Distinguished Lecture - More Data, More Science and … Moore’s Law?

Location: 2150 Torgersen Hall
Date: Friday, February 28, 2014
Time:  11:15-12:30pm
This talk is open to the general public.


Katherine Yelick
Associate Laboratory Director for Computing Sciences at Lawrence Berkeley National Laboratory and Professor of Electrical Engineering and Computer Sciences at the University of California at Berkeley



In the same way that the Internet has combined with web content and search engines to revolutionize every aspect of our lives, the scientific process is poised to undergo a radical transformation based on the ability to access, analyze, and merge large, complex data sets. Scientists will be able to combine their own data with that of other scientists, validating models, interpreting experiments, re-using and re-analyzing data, and making use of sophisticated mathematical analyses and simulations to drive the discovery of relationships across data sets. This “scientific web” will yield higher quality science, more insights per experiment, an increased democratization of science, and a higher impact from major investments in scientific instruments.

What does this “big science data” view of the world have to do with HPC? The terms “high performance computing” and “computational science” have become nearly synonymous with modeling and simulation, and yet computing is as important to the analysis of experimental data as it is to the evaluation of theoretical models. Due to the exponential growth rates in detectors, sequencers and other observational technology, data sets across many science disciplines are outstripping the storage, computing, and algorithmic techniques available to individual scientists. Along with simulation, experimental analytics problems will drive the need for increased computing performance, although the types of computing systems and software configurations may be quite different.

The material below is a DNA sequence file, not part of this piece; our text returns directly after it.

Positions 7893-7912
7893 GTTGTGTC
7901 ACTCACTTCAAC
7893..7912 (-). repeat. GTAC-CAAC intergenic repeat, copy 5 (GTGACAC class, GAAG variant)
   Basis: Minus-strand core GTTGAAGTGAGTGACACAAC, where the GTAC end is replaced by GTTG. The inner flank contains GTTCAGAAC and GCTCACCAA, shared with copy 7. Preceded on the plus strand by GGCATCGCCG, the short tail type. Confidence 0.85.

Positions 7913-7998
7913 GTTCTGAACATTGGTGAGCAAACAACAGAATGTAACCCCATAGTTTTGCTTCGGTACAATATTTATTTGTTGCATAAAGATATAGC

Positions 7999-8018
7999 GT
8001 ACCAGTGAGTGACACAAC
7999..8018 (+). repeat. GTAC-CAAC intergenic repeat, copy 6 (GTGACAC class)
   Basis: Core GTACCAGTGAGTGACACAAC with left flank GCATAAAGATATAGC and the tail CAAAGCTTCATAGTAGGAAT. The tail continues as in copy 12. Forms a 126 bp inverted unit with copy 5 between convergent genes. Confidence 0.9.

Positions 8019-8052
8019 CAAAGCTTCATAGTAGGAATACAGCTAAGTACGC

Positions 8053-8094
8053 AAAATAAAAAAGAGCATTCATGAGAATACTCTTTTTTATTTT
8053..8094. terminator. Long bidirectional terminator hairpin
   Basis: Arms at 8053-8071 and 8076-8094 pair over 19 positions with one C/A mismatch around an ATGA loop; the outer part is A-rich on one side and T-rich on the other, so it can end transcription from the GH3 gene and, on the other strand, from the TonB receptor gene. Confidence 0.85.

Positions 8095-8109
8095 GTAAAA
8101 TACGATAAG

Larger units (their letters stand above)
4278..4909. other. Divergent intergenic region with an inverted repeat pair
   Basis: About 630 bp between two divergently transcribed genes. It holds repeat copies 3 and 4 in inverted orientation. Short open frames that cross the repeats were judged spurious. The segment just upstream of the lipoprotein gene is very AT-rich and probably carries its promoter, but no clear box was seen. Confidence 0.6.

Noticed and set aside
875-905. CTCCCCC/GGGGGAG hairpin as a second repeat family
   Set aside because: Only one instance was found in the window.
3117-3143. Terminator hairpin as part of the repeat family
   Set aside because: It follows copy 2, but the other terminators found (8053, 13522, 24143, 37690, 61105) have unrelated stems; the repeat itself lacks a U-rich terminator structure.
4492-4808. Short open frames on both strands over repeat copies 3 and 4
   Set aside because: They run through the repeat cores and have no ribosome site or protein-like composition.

In this talk I will describe some of the opportunities and challenges in extreme data science and its relationship to high performance modeling and simulation. One of those challenges (my own favorite) is the development of high performance, high productivity programming models. In both simulation and analytics, programming models are the “sandwich topic,” squeezed between application needs and hardware disruptions, yet often treated with some suspicion, if not outright disdain. But programming model research is, or at least should be, an exemplar of interdisciplinary science, requiring a deep understanding of applications, algorithms, and computer architecture in order to map the former to the latter. I will use this thread to talk about my own research interests, how I selected various research topics over the years, and the importance of teams and even complete communities of researchers when addressing one of these problems.

Professor Yelick is the co-author of two books and more than 100 refereed technical papers on parallel languages, compilers, algorithms, libraries, architecture, and storage. She co-invented the UPC and Titanium languages and demonstrated their applicability across computer architectures through the use of novel runtime and compilation methods. She also co-developed techniques for self-tuning numerical libraries, including the first self-tuned library for sparse matrix kernels which automatically adapt the code to properties of the matrix structure and machine. Her work includes performance analysis and modeling as well as optimization techniques for memory hierarchies, multicore processors, communication libraries, and processor accelerators. She has worked with interdisciplinary teams on application scaling, and her own applications work includes parallelization of a model for blood flow in the heart. She earned her Ph.D. in Electrical Engineering and Computer Science from MIT and has been a professor of Electrical Engineering and Computer Sciences at UC Berkeley since 1991, with a joint research appointment at Berkeley Lab since 1996. She has received multiple research and teaching awards, is an ACM Fellow and and is a member of the California Council on Science and Technology, a member of the Computer Science and Telecommunications Board and a member of the National Academies committee on Sustaining Growth in Computing Performance.